The eminent domain legislation sponsored by the League of California Cities and the California Redevelopment Association (CRA) died on the floor of the Assembly this week when Republicans voted against the measure.

Although the sponsors of ACA 8 and its author, Assemblyman Hector De La Torre (D-South Gate), made a late change to add protections for houses of worship, Republicans refused to budge. Because the measure was a constitutional amendment, it needed a two-thirds vote in the Legislature (meaning some GOP members in both houses) before going on the ballot next year.

With the legislative year now finished (business officially ended a little after 3 a.m. on Wednesday, September 12) the eminent domain fight shifts entirely to two initiatives — one sponsored by ACA 8's backers, and a more far-reaching proposal sponsored by the Howard Jarvis Taxpayers Association, the California Farm Bureau Federation and apartment owners. Both measures are currently in the signature-gathering phase.

Essentially, ACA 8 would have prohibited the acquisition via eminent domain of owner-occupied homes or churches for economic development purposes. The measure, along with its failed companion AB 887, also would have provided new eminent domain protections for businesses with 25 or fewer employees. The initiative has similar protections for homeowners, but it does not speak to churches or small businesses.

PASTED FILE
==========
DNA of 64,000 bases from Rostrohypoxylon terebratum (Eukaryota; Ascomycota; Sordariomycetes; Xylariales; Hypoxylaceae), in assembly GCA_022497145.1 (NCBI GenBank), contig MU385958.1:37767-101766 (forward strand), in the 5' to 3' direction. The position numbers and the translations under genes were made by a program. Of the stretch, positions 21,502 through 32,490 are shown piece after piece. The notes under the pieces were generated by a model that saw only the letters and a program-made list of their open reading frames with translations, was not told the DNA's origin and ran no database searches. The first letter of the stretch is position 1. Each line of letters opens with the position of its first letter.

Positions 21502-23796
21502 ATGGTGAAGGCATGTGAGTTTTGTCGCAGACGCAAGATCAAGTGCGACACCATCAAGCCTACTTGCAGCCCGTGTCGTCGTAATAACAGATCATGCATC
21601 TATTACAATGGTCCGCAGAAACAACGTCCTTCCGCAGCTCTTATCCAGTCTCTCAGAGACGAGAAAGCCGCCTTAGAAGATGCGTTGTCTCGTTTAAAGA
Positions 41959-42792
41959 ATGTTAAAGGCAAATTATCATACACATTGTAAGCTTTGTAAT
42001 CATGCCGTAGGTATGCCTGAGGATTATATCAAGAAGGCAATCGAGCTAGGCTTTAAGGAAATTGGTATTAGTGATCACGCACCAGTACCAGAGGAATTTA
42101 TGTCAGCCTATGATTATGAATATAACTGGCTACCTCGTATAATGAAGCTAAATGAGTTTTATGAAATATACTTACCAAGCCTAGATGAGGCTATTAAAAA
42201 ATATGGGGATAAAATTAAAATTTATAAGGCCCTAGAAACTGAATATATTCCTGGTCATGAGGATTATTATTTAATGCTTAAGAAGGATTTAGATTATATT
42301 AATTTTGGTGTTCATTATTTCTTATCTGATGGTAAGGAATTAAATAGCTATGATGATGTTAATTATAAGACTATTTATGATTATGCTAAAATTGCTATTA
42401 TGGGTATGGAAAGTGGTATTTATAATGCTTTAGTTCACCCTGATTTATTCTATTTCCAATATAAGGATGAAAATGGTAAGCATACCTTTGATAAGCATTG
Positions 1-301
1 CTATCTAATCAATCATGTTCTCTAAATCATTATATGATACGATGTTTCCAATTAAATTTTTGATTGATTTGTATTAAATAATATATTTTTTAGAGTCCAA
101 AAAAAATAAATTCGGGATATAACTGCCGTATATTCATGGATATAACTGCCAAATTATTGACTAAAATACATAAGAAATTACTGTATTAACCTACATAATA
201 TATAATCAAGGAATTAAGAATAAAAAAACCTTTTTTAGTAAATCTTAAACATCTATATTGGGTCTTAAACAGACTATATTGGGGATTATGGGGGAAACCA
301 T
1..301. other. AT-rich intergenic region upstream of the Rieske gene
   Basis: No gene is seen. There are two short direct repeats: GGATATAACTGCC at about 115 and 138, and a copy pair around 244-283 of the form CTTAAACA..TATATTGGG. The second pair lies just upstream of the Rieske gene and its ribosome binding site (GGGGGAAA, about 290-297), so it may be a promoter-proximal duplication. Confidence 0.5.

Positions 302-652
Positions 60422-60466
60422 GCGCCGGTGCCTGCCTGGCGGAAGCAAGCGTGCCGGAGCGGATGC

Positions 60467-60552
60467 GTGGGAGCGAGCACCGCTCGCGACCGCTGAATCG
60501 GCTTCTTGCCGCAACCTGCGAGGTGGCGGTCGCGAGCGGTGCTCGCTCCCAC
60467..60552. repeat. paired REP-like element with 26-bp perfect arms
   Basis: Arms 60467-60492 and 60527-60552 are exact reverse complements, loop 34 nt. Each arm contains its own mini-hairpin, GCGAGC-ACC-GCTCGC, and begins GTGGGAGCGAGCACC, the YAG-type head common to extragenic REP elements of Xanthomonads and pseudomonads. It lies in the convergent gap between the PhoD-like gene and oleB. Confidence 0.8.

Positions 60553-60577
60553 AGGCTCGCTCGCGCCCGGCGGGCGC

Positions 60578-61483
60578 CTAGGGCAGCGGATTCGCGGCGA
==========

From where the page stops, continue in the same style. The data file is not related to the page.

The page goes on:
Republican lawmakers said ACA 8 did not go far enough. They appear to favor the Jarvis initiative, which would block all use of eminent domain for economic development purposes. The initiative would also prohibit rent control.

"The only constituency that would have any interest in financing the League's measure are those who benefit from existing practices of eminent domain abuse," HJTA President Jon Coupal said in a written statement issued Thursday. "Simply put, the League's ballot measure was drafted by redevelopment interests for those who profit from the status quo."

Meanwhile, CRA Executive Director John Shirey wrote in a legislative update that the organization is considering whether to continue its current signature-gathering effort and is weighing a formal campaign against the Jarvis initiative.

That lawmakers failed to act on eminent domain was hardly a surprise. The consensus among observers, lobbyists and Capitol insiders is that 2007 has been one of the least productive years in modern times for the Legislature. Check out Sacramento Bee columnist Steve Wiegand's take on the session here:

The eminent domain bills could return in January, but nobody expects them to go anywhere. With voting scheduled in February, June and November, 2008 is likely to be known as the "year of the election."

- Paul Shigley